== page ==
Naturalism and Agnosticism: The Gifford Lectures Delivered Before the University of Aberdeen in the Years 1896-1898by James Ward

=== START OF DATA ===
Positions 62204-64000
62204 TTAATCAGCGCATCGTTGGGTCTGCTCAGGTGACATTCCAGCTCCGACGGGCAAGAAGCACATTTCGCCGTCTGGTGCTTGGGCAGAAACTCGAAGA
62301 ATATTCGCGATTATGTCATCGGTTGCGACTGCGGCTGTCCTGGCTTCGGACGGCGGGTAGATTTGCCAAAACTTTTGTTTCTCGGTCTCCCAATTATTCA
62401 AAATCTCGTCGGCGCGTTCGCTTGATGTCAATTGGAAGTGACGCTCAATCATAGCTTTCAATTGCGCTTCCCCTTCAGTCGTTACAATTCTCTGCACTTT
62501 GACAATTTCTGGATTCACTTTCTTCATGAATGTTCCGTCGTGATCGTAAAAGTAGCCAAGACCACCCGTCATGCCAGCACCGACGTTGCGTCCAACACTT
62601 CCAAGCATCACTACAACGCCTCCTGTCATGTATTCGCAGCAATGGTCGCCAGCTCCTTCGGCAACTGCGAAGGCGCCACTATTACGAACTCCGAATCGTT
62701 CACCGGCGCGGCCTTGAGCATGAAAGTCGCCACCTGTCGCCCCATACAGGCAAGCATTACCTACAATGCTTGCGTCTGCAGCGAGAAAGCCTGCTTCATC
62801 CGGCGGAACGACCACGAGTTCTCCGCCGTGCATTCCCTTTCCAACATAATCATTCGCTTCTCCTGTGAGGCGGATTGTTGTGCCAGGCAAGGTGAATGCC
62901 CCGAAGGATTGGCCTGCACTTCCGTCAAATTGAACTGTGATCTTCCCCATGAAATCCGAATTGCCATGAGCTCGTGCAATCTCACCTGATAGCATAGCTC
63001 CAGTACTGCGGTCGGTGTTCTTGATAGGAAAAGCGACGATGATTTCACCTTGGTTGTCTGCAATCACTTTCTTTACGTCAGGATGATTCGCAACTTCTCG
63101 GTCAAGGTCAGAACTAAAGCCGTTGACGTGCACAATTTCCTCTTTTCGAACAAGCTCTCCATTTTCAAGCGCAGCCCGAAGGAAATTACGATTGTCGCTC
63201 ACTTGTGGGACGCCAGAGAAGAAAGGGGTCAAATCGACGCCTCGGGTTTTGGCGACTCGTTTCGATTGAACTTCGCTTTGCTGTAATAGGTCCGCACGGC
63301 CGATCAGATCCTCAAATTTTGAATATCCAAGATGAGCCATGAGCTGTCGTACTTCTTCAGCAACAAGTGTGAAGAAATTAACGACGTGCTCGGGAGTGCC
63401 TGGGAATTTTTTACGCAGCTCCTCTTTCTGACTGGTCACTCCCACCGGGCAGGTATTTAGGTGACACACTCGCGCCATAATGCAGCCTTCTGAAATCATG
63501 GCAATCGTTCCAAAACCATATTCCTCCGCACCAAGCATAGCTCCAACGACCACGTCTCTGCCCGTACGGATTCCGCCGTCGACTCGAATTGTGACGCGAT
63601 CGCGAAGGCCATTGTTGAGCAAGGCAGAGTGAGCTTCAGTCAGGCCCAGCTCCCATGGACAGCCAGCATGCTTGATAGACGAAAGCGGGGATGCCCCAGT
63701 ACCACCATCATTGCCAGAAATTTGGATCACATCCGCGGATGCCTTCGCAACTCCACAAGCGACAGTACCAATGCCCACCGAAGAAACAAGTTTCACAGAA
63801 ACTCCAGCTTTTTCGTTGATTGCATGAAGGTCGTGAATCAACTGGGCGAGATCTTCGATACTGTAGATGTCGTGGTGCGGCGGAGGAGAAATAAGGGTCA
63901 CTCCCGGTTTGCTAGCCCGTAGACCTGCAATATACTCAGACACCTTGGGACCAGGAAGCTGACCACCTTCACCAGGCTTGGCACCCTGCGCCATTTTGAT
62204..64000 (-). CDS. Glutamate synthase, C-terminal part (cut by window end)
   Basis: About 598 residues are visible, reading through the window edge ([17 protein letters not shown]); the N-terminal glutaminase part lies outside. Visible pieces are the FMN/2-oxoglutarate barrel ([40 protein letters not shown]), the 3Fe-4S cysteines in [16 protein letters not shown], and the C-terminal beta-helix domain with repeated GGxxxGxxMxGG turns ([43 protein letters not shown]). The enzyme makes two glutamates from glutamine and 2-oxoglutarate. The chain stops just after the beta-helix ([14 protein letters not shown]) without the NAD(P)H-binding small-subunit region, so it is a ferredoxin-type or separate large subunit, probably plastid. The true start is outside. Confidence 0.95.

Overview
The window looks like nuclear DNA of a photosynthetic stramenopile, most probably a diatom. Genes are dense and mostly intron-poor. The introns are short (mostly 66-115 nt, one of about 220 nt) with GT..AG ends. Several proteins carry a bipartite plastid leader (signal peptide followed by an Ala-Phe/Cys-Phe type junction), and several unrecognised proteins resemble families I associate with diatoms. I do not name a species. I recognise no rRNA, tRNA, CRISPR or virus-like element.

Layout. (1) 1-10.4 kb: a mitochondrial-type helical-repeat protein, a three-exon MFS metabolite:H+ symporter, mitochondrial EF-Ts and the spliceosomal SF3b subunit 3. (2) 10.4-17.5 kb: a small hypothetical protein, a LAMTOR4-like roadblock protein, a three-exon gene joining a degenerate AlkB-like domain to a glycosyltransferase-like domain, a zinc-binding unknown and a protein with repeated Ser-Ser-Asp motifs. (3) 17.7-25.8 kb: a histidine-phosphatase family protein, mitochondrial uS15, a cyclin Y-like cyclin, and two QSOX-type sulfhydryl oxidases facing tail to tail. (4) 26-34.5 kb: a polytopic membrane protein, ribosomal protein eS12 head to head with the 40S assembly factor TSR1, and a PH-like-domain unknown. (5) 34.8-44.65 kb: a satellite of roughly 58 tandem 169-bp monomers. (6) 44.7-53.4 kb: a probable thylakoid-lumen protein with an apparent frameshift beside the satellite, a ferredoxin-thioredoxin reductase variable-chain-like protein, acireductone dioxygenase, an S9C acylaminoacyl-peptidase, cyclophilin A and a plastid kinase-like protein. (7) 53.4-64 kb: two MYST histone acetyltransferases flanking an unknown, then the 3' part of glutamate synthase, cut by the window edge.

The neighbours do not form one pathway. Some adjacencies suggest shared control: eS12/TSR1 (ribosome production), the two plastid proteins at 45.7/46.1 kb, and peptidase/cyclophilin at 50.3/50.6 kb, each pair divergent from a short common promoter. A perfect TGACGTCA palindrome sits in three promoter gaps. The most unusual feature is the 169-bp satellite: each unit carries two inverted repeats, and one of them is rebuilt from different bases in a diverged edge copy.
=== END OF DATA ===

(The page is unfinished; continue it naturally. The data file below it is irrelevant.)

James Ward (1843–1925) was Professor of Mental Philosophy and Logic at the University of Cambridge. First published in 1899, this two-volume work consists of his Gifford Lectures, delivered between 1896 and 1898, in which he criticises Naturalism (the belief that all phenomena are governed by the laws of science, and that the supernatural cannot exist), and Agnosticism (the belief that the existence of spiritual phenomena cannot be proved or disproved), in favour of Idealism, in which spiritual and non-material phenomena are central to human experience. The lectures in Volume 2 oppose dualist defences of the Mechanical Theory, which claim that the mind is distinct from physical objects. Ward ultimately argues for a monistic Idealist view, in which consciousness and the physical world are inseparable. He also claims that because Naturalism is so easily refuted, it actually promotes Idealism, in an argument that continues to evoke philosophical debate.
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